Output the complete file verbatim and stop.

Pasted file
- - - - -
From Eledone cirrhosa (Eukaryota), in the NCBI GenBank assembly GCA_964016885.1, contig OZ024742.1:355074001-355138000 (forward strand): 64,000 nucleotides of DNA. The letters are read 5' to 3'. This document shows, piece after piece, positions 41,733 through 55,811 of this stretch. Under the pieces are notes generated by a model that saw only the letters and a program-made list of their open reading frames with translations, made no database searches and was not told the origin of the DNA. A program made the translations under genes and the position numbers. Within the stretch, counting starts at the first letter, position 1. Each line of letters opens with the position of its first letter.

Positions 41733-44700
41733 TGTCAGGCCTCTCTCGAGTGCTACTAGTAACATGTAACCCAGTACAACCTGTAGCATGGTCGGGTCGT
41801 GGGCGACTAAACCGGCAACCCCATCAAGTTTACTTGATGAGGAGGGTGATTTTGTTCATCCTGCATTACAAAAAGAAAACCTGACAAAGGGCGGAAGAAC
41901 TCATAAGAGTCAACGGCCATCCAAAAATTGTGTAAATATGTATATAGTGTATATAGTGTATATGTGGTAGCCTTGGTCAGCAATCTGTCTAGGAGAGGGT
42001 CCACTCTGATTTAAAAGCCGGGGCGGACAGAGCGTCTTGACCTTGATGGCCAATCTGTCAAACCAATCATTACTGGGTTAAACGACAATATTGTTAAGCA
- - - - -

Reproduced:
From Eledone cirrhosa (Eukaryota), in the NCBI GenBank assembly GCA_964016885.1, contig OZ024742.1:355074001-355138000 (forward strand): 64,000 nucleotides of DNA. The letters are read 5' to 3'. This document shows, piece after piece, positions 41,733 through 55,811 of this stretch. Under the pieces are notes generated by a model that saw only the letters and a program-made list of their open reading frames with translations, made no database searches and was not told the origin of the DNA. A program made the translations under genes and the position numbers. Within the stretch, counting starts at the first letter, position 1. Each line of letters opens with the position of its first letter.

Positions 41733-44700
41733 TGTCAGGCCTCTCTCGAGTGCTACTAGTAACATGTAACCCAGTACAACCTGTAGCATGGTCGGGTCGT
41801 GGGCGACTAAACCGGCAACCCCATCAAGTTTACTTGATGAGGAGGGTGATTTTGTTCATCCTGCATTACAAAAAGAAAACCTGACAAAGGGCGGAAGAAC
41901 TCATAAGAGTCAACGGCCATCCAAAAATTGTGTAAATATGTATATAGTGTATATAGTGTATATGTGGTAGCCTTGGTCAGCAATCTGTCTAGGAGAGGGT
42001 CCACTCTGATTTAAAAGCCGGGGCGGACAGAGCGTCTTGACCTTGATGGCCAATCTGTCAAACCAATCATTACTGGGTTAAACGACAATATTGTTAAGCA